“A wealth of historical knowledge” Genealogy room open for public

As the 200th Birthday celebration of Monroe County is in full swing,  many residents are becoming interested in learning more about their own personal history.
This task has been made much easier with the help of the Monroe County Historical and Genealogical Society, a group of volunteers with an interest in all things related to the history of Monroe County.
The group not only oversees the Monroe County History Museum, but plans projects and events related to the history and heritage of Monroe County. The group also collects and shares information and artifacts and have been fine-tuning the plans for the Monroe County 200th Bicentennial for several months.
The year-long birthday celebration, which kicked off Jan. 19, has inspired several families to investigate their roots and the roles their ancestors played in shaping those 200 years.
Yet, what many do not realize, is that the resources for that research have been available to them for the past three years.
A wealth of knowledge is sitting inside the former Judge’s chambers, just outside the old courtroom on the second floor of the Monroe County Courthouse.
The Society began in 1972, with interest dwindling down in the 80s, but revitalizing in the past few years.
The group originally planned to open a genealogy room, for preservation and sharing of information, in a dedicated area of the museum.
However, after receiving much more than anticipated in records and research, they needed to find an alternative. Society member Dorothy Pare noted that after the group approached the Fiscal Court in 2016, that the Judge-executive at that time, Tommy Willett, was kind enough to offer the old courtroom and chamber for their needs.
What began as 20 boxes of research, donated and sent here via truck by Arizona resident Professor Doug Moore, who has history deeply rooted in Monroe County and wanted to pass along his information, now fills that office as well as an adjacent room. The walls are lined with shelves displaying documents, family history books, family Bible records, cemetery records, old deeds, high school annuals, census records and many other forms of education both from Monroe and neighboring counties as well as the state of Tennessee, at your fingertips.
While the task of ancestry may sound daunting or even boring to some, Society member Eddie Headrick notes, “It is not complicated at all. Everything is labeled and we are here to help families that need it.”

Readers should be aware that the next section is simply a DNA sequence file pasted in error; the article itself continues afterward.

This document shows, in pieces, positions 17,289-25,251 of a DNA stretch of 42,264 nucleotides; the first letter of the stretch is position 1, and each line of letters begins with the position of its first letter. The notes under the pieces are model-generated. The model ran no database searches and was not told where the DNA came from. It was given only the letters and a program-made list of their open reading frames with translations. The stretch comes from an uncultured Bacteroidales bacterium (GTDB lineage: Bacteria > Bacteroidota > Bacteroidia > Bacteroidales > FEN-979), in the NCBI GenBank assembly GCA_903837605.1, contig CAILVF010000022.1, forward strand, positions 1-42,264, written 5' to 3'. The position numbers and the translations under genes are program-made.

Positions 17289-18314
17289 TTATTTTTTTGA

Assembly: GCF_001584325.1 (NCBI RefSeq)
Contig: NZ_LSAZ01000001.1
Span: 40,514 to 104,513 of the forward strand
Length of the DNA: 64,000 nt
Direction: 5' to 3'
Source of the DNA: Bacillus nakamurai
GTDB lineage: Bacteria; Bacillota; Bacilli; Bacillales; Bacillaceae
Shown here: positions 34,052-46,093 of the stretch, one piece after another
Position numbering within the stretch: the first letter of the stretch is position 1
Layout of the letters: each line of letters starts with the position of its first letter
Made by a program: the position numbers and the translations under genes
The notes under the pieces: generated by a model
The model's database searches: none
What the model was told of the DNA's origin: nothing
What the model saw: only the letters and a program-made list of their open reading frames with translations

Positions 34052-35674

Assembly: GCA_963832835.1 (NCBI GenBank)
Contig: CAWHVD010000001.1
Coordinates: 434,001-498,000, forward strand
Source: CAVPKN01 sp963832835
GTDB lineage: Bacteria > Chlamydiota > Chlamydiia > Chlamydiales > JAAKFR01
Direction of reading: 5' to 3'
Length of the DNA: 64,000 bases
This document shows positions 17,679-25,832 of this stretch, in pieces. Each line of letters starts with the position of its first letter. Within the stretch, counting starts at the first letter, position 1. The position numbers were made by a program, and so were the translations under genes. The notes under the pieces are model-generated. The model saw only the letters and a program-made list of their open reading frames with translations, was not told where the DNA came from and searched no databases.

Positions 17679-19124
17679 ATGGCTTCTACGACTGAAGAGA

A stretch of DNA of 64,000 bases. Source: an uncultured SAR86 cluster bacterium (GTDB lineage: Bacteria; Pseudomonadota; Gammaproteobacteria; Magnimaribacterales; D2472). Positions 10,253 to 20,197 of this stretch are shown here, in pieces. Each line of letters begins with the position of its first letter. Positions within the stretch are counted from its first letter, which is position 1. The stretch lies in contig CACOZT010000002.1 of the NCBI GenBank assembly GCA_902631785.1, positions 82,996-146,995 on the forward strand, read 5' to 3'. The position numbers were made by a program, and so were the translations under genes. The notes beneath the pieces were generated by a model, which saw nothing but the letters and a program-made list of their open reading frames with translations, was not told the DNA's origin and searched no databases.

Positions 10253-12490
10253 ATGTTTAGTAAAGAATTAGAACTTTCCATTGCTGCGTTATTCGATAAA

He explained that the room is open each Wednesday, from 9 a.m. to 12 p.m., weather permitting, or by appointment. “We are more than proud to come out and open up to those interested.”
Debra Walden pointed out that they have had visitors from all over the country, including states such as Ohio, Colorado, Minnesota, Indiana and many more.
“You wouldn’t believe how far Monroe County roots stretch across the country and how many visitors we have. So many have told us how they have been looking for something in particular and finally find it when coming to Monroe.”
She continued, “We also enjoy our locals and are here to help anyone who wants to come out. We are tight knit group and we have a lot of fun. We enjoy it and we want to help others learn to love it as well.”
Walden also pointed out that something unique to their group is the community expertise as several members have roots in the different communities in the county, such as Ebenezer, Rockbridge and Sulphur Lick.
The group also noted that they are constantly looking to add to their materials and would like to encourage anyone who has not only written records, but artifacts or antiques related to the history of the county, to donate those to the society.
Headrick noted, “If people don’t know what to do with old records or things like that, we would love to have them. We can make copies if they are more comfortable with that. It is always better to have more than one copy of things like that and always better to have the two copies in separate places. You never know what could happen.”
“Don’t ever throw anything away. Do not assume it is trash. We will come pick things up—old estates, things like that—just call us…you never know. We may use them in the genealogy room or the museum. We just want to share our love of family history and you never know who may want to see those items in the future.”
It is apparent the importance of history to Headrick, as he states the most important thing he feels he can share with a younger generation, “They may find it boring now but I wish they would realize how important it is—when their parents, grandparents, great-grandparents want to talk to them—to write it down, record it, really listen to it.
“Trust me, you have to get to a certain age to really appreciate it, but they will—and you never know who may be throwing the next historical celebration,” he added.
Pare agreed, “These events usually only happen every 50 years or so—I was four during the last one and I don’t remember it. We encourage everyone, especially students, to come out to the different events during the Bicentennial. Learn from it, enjoy it and then when the next one comes around, go with their children or grandchildren.”
The planning for the Bicentennial continues, with a complete list of several events from January until the finale (a reenactment of the battle of Tompkinsville) in October to be announced in the coming weeks of the Tompkinsville News.
The Society meets on Wednesdays in the old courtroom. They encourage anyone interested in researching their family genealogy to come by. If you are interested, but not available on a Wednesday between 9 a.m. and 12 p.m., you may call 270-427-6161, 270-487-5113 or 270-590-3946 to make an appointment.  Those interested in joining the society or donating items may also contact those numbers.


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